“An environmental awareness group loves your container and wants to use it to educate people about their new product, a takeout container made of plastic from algae – a totally carbon neutral option. They want the activation to be peaceful, calm, and approachable for the general public: informative, but not overwhelming. They have a garant to find a way to distribute it (if only through documentation) to all homes in the US.”
A billboard made of transparent tubes stands in the middles of the park. The tubes are filled with a green fluid in a pattern which spells out a name or logo of a company. Every minute or so, the fluid moves and is replaced by fresh fluid, again in the same pattern. The accompanying sign reads:
These tubes are filled with algae which convert sunlight into hydrocarbons and make plastics. Press this button to purge the algae and see the plastic created by the algae so far.
Pressing the button removes all fluid from the tubes and the pattern stands out as a thicker layer of plastic tubing. As the installation continues, the tubes will get thicker and thicker eventually becoming solid.
I was inspired by DigiKey and Mouser shipping labels. They contain a lot of information, some of it understandable, most of it not. It gave me space to play with the packaging while adding important information like my name and website.
The label is designed in inkscape, printed and stuck to a DigiKey shipping packet.
For the accessibility assignment, I decided to look at the OpenROV forum. The project itself is large and multifaceted, but one would imagine that the forum, being relatively simple web design and meant for human interaction only (rather than attracting customers, say) should be accessible.
Using the SiteImprove accessibility checker, I found that the user avatar images have titles instead of alt text describing the user. There were multiple instances of low contrast text as well. Link text was insufficient to determine where the link leads in many cases and aria-label was not provided for many links.
Image titles were enough to describe images instead of alt-text. While aria-labels were provided for some buttons they were insufficient to describe the button out of context. The button for following a topic was not accessible via the screen reader and keyboard alone.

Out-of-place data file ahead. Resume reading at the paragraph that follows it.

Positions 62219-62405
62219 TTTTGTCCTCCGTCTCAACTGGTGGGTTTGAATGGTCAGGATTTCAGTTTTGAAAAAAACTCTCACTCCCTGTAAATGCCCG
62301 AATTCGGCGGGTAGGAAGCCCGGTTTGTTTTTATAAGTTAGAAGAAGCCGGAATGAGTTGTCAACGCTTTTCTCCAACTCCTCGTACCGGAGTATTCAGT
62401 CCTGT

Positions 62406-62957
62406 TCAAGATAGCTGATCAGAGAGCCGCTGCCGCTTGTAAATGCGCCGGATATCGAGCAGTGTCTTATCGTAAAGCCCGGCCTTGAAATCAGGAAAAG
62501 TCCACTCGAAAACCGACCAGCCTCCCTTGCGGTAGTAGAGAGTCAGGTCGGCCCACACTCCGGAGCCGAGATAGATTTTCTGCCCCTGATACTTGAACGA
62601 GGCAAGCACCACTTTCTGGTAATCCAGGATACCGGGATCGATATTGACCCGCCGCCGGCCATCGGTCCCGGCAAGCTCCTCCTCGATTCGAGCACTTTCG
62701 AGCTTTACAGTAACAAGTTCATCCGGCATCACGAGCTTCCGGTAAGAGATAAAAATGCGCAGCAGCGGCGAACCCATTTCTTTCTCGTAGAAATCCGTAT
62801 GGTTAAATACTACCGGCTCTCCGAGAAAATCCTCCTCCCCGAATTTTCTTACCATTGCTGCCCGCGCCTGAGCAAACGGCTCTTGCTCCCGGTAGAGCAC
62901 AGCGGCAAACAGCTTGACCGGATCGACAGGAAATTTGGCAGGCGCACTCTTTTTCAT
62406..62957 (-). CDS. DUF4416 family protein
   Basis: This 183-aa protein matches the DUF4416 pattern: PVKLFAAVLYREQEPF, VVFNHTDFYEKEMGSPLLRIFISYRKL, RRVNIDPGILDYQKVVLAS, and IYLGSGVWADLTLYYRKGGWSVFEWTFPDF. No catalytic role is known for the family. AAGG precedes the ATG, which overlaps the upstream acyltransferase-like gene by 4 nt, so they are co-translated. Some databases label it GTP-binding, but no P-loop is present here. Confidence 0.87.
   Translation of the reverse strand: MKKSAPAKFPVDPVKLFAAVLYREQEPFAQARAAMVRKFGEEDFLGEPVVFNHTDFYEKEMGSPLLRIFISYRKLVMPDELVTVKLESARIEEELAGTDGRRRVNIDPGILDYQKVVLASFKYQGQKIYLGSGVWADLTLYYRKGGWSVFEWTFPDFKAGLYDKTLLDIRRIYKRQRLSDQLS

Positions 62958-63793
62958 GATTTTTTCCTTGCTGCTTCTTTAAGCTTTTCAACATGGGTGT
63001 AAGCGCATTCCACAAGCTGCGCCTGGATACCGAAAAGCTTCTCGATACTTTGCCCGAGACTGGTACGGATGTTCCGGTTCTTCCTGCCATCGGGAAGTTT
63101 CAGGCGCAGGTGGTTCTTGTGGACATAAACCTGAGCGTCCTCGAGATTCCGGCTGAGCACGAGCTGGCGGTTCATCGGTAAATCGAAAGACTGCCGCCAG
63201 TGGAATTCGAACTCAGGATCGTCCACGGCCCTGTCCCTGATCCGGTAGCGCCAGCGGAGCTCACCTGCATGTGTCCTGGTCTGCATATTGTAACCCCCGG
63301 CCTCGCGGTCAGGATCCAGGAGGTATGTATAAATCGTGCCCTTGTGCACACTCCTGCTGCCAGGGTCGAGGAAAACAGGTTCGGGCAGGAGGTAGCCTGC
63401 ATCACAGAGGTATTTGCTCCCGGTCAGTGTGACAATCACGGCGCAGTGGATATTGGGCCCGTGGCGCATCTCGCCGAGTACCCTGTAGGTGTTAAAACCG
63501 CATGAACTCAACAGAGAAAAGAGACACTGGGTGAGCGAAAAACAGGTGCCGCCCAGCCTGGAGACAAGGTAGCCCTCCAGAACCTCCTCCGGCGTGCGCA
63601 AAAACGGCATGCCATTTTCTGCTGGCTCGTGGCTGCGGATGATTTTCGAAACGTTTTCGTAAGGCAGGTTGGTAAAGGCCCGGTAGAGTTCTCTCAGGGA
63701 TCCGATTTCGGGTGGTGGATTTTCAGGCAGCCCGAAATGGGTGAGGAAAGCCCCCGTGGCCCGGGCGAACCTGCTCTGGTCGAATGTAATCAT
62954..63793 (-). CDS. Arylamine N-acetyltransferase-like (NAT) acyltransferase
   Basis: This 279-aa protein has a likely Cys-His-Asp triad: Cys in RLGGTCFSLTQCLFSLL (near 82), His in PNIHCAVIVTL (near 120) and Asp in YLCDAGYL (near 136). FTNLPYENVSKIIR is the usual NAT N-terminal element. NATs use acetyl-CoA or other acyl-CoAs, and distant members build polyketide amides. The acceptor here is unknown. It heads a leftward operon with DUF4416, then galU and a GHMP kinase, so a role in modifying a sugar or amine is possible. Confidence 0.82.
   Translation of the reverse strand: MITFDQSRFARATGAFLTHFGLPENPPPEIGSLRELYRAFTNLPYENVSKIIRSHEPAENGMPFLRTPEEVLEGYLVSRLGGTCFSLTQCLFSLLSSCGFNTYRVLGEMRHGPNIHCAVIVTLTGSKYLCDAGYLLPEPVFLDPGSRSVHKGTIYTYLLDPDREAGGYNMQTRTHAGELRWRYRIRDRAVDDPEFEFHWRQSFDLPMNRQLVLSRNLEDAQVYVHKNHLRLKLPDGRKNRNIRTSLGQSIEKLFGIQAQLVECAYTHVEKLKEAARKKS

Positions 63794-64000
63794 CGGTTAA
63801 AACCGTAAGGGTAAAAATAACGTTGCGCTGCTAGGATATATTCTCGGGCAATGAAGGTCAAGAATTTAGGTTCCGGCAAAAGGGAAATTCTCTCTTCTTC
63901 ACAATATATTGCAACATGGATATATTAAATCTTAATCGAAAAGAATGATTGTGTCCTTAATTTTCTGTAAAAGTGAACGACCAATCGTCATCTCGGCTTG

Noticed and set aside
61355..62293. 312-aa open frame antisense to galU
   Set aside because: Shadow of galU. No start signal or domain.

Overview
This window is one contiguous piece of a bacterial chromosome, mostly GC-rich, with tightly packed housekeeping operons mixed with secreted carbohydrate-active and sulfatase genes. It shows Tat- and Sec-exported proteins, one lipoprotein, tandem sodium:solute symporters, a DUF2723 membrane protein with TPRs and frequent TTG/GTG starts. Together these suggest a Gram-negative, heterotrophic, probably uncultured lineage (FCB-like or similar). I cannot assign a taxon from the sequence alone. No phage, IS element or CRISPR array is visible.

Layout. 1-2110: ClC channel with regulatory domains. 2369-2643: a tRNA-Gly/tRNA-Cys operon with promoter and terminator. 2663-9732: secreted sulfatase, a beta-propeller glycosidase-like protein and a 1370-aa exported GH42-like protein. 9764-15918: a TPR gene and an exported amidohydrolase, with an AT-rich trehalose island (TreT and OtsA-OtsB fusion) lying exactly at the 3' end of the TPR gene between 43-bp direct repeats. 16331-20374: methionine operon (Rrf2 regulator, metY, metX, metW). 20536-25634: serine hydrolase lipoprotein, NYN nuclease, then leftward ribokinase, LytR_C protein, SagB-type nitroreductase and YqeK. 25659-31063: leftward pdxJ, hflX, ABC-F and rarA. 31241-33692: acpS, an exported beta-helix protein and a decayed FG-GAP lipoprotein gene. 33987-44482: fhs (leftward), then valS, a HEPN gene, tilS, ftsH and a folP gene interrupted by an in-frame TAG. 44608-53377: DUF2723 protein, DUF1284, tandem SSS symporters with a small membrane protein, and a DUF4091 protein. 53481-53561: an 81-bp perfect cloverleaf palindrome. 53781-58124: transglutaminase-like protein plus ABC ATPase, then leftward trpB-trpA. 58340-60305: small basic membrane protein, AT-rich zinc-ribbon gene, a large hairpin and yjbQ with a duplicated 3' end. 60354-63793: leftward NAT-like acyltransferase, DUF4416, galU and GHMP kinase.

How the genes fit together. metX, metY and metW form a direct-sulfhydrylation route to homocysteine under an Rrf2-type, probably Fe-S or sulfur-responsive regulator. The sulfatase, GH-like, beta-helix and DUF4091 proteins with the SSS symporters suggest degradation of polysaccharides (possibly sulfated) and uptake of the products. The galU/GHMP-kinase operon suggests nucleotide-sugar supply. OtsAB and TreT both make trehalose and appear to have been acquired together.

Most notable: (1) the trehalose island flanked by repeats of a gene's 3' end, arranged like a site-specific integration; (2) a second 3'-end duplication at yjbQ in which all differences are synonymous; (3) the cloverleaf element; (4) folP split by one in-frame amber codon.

Some improvements that can be made immediately are increasing the contrast ratio on low contrast text, adding more descriptive links or adding aria-labels to the links, and making all buttons keyboard accessible.
Holding Hearts is a soft robotic demonstration from Rusty Squid, a soft robotic studio based in the UK.
Describe– The project is a red rubber-like geometric heart that is cut in half. There is a tube connected to the heart and into a box. People on the street are invited to hold the heart in their hands. They seem to enjoy the experience and are amazed or weirded out by it.
Analyze– After seeing the making-of video, it is clear that the heart is made of casted silicone, in a 3D printed mold. There are pneumatic ‘muscles’ placed inside the cast. The box contains pneumatic pumps that make the heart ‘beat’ at the same rate as the person holding the other heart. The overall process shows a mastery of craft in fabricating as well as a strong understanding of how the human heart functions.
Interpret– The piece aims to bring people closer together through a shared experience. The technology is just a medium.
Judge– The piece works as intended. But because it is presented to the audience without context, some of the effect is lost. It would work much better as a museum exhibit with accompanying text or graphics that guide the experience.
Rubrics of success:
The piece was produced by Rusty Squid, a studio specializing in soft robotics for advertising. As such, it needs to be evaluated as more of an advertisement than a person maker project. Some of the rubrics of success are enumerated below:
Generate publicity for Rusty Squid
Act as a demonstration of their capabilities
Deepen ties with Kings College London, for future collaborations